NCLR applauds bipartisan effort on education bill; remains concerned about accountability
he Senate Health, Education, Labor and Pensions Committee voted unanimously to send the "Every Child Achieves Act" to the Senate floor. NCLR (National Council of La Raza) applauds the leadership of Chairman Lamar Alexander, R–Tenn., and Ranking Member Patty Murray, D–Wash., on their bipartisan work in moving the bill this far. "We are grateful for the efforts of members of Congress who have put the future of our nation's children at the forefront of the discussion and joined together in this bipartisan effort," said Delia Pompa, Senior Vice President of Programs, NCLR.More

NABE 2016 Chicago Conference

Please prepare for the NABE 2016 45th Annual International Bilingual Education Conference at the Chicago Hilton on March 3-5 with Pre-Conference on Wednesday, March 2, 2016. More

NABE 2017

Scheduled for Hilton Anatole, Dallas on Feb. 23-25 with Pre-Conference on Wednesday, Feb. 22, 2017.More

On the high school diploma: A 'bilingual' stamp of approval?
In the 1920s, Aurora Orozco crossed over from Mexico to Texas — a child of African descent who spoke not a word of English. She was an uneasy transplant. Many years later, in an essay published in 1999, she recalled attitudes towards students who were caught speaking Spanish in school: "My teacher, Mrs. White, would make me stay after class. With a red rubber band, she would hit my poor hands until they nearly bled." Today's students don't have it so bad. Texas recently started offering a "State Seal of Biliteracy." It recognizes high school graduates who have attained a high level of proficiency in one or more languages in addition to English.More

Learning the language: Hour-long class helps young Latinos become fully bilingual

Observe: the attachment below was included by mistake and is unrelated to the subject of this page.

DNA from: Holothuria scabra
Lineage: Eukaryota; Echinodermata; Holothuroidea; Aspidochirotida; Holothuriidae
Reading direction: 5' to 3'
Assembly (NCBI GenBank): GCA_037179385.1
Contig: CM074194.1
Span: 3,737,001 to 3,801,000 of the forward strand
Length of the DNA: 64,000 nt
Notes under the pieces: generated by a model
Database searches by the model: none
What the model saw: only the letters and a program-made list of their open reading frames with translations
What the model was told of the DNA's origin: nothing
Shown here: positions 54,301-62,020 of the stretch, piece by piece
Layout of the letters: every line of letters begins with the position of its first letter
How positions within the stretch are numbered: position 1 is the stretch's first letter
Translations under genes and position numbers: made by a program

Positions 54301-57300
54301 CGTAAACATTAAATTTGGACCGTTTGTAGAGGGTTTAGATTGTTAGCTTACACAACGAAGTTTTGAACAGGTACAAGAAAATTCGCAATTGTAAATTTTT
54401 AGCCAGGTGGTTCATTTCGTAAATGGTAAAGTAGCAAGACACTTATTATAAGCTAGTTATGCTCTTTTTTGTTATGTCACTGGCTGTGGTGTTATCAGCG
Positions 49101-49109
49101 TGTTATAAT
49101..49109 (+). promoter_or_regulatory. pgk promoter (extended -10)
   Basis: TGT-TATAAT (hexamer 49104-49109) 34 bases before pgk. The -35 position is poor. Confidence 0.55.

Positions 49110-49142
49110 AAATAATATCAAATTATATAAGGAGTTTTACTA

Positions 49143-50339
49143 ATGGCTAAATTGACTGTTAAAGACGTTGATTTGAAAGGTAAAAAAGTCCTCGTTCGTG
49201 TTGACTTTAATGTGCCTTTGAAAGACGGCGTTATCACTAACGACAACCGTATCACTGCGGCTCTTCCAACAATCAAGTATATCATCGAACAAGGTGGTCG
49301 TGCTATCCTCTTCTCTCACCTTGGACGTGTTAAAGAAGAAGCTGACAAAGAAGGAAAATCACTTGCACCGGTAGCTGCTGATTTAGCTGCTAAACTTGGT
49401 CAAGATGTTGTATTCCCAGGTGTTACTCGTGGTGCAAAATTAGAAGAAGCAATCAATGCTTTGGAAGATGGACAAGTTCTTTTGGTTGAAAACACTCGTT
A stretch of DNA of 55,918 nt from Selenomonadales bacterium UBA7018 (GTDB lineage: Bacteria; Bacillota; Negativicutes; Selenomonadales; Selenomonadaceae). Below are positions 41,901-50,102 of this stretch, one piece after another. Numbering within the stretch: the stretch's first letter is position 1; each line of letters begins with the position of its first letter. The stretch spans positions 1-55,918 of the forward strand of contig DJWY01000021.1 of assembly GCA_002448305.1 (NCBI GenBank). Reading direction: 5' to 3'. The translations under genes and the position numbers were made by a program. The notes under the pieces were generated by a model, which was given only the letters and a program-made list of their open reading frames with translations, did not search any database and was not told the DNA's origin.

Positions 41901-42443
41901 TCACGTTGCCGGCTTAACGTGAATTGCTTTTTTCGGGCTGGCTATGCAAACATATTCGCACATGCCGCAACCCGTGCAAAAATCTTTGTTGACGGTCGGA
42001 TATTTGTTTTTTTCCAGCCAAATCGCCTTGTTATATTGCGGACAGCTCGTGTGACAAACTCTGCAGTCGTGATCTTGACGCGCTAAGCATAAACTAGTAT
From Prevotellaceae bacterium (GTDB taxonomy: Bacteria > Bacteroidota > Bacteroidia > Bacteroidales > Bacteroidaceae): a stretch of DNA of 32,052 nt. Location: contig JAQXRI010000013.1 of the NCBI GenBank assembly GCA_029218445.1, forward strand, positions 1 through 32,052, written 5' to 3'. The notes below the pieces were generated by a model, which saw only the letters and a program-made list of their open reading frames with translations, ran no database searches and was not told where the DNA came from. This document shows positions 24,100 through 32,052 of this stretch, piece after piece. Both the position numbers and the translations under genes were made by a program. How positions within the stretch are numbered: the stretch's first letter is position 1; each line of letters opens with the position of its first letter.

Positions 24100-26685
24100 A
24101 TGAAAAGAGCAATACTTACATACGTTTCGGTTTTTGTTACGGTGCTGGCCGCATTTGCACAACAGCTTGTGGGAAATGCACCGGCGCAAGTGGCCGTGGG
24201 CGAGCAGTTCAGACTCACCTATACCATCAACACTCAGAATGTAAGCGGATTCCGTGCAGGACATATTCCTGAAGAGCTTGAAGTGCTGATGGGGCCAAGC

The Times News
In a classroom inside Blessed Sacrament School in North Carolina, a handful of middle school students takes turns reading a story aloud in Spanish as their teacher, Suyapa Mejía, stops every so often to discuss words that are unfamiliar. Down the hallway, several elementary-aged children complete a similar activity, and around the corner, their mothers sit in small chairs in a classroom of their own, studying English sentence structure and learning new adjectives.More

3 things international students should know about the IELTS exam
U.S. News & World Report
The International English Language Testing System, or IELTS, is one of the most widely used English language tests in the world. It comprises reading, writing, listening and speaking subtests and is designed for people who want to study or work in an English-speaking environment. Prospective undergraduate or graduate students who are applying to universities in English-speaking countries, or to programs where English is the language of instruction, will likely be asked to take the IELTS Academic test or the TOEFL, the Test of English as a Foreign Language. If you need an IELTS score, here are three things to know before taking the exam.More

Indiana kids learning English are getting less funding, more testing
Chalkbeat Indiana
Seventh grade at Indianapolis' Northwest High School was going to be a big adjustment for Jel Lu Too: He was a newly arrived Burmese war refugee straight from a camp in Thailand who spoke no English and had never attended a formal school. Now, he had to take Indiana's state test during his first week in class. School officials said state and federal mandates left them no choice about whether to administer the exam. So the 15-year-old sat for the test even though he can't read, write or speak in English.More